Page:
Sunday, September 25, 2011

Birds and Vegetables

After reading a post on the CT bird listserv I headed over to the Stratford Community Garden to look for a bird that I had never seen before.  A Dickcissel is a House Sparrow-sized bird that breeds throughout the Midwest and winters in Central America.  Every now and then a few birds get turned around and head east instead.  A local Stratford birder had reported two at the community garden and I was lucky enough to find one!  A life bird!


Another great bird that was stopping by the garden was two Bobolinks.  Bobolinks are normal migrants through our area but they aren't as often seen as heard.  That's why I was excited to see these two.


Bobolink- notice the sharp tail feathers

One last little surprise was a Marsh Wren who was pretty elusive.  I heard a few short chip call notes and saw it hop up and down on some fencing but it never really came out into good view.  This was the best shot I got.... pretty sad.

Marsh Wren

I had another great day today in the birding world.  I joined the Sunrise Birding group led by Luke Tiller on a warbler walk and we were successful!  The best part of this trip was the first fifteen minutes when we found a little group of warblers, two of which were life birds for me!  Both a Prairie Warbler and a Blackpoll Warbler were part of the group!  Not that they are unusual or even uncommon warblers, it just shows how much time I haven't put in to birding during migration.  No pictures this time but I'm sure now that I have seen them, they will show up everywhere.  Case in point, first great looks at a Wilson's Warbler (not a super common bird) was this week at work, my first CT sighting in fact and today we had two Wilson's Warblers in full view on our walk.  Oh Birds!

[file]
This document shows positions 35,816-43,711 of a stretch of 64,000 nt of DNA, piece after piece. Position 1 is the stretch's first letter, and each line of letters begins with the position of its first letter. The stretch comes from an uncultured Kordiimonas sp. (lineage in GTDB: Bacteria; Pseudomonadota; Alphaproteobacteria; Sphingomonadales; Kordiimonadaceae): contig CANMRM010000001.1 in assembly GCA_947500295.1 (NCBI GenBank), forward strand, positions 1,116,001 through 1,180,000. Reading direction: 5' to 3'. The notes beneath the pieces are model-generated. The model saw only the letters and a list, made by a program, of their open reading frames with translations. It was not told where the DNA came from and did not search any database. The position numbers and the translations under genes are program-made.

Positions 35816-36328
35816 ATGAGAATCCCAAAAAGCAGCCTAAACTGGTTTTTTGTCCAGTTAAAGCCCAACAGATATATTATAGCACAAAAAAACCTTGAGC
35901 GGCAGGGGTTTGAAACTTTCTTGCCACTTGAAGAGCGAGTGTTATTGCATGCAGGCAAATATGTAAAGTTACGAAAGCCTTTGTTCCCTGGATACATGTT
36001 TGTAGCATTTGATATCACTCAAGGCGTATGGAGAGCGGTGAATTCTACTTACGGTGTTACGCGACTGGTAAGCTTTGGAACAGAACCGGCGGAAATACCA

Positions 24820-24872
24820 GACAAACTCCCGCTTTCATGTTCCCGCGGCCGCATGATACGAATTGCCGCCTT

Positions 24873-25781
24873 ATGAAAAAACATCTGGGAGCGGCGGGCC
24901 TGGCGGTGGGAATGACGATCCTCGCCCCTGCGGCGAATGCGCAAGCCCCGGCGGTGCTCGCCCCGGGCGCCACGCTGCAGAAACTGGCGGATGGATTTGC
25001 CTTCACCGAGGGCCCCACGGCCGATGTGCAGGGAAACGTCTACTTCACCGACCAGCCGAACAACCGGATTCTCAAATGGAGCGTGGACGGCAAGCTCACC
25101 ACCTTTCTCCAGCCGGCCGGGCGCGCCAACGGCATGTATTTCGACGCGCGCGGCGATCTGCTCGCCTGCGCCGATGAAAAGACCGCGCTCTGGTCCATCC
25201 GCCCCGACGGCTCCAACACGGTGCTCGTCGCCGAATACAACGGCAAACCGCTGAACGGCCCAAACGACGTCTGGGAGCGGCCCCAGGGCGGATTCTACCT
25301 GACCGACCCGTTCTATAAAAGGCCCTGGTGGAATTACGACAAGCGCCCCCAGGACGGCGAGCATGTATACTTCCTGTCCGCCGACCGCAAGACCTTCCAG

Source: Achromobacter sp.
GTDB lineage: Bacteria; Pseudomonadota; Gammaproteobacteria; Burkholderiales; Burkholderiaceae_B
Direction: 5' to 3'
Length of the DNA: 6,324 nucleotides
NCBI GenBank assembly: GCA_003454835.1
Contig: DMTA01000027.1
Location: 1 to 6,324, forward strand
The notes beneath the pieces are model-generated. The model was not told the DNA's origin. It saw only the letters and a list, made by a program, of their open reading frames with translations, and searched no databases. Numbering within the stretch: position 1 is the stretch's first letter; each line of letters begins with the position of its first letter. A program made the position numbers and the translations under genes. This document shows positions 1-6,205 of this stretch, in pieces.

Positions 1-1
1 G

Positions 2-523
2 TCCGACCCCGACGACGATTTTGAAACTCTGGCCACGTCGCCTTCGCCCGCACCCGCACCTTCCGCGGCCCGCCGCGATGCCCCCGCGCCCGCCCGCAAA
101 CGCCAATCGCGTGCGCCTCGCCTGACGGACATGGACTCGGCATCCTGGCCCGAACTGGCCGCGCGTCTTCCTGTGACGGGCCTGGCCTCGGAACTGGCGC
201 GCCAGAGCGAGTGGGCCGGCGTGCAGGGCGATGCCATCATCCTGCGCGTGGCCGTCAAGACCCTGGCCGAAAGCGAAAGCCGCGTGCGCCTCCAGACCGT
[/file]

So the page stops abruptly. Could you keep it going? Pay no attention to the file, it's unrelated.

Tuesday, September 20, 2011

Yes That Many Hawks!

Last year at work my coworker Sue and myself took a two-hour break on a mid-September day to experience an amazing piece of natural history that's visible from many spots in Connecticut.  This time of year is prime time for the migration of Broad-winged Hawks.  These small Buteos breed all over the Northeast and begin a mass migration south every year at this time.  Our hawk migration last year was great BUT we realized quickly we needed to spend more time watching for a real idea of what was flying over.  So, this year we planned a full day to set up shop in the corner of a parking lot and count some hawks.  Luckily, the weather conditions leading up to the day and the day itself was perfect for Broad-winged Hawk migration.  Check out the results here.

Osprey: un-modified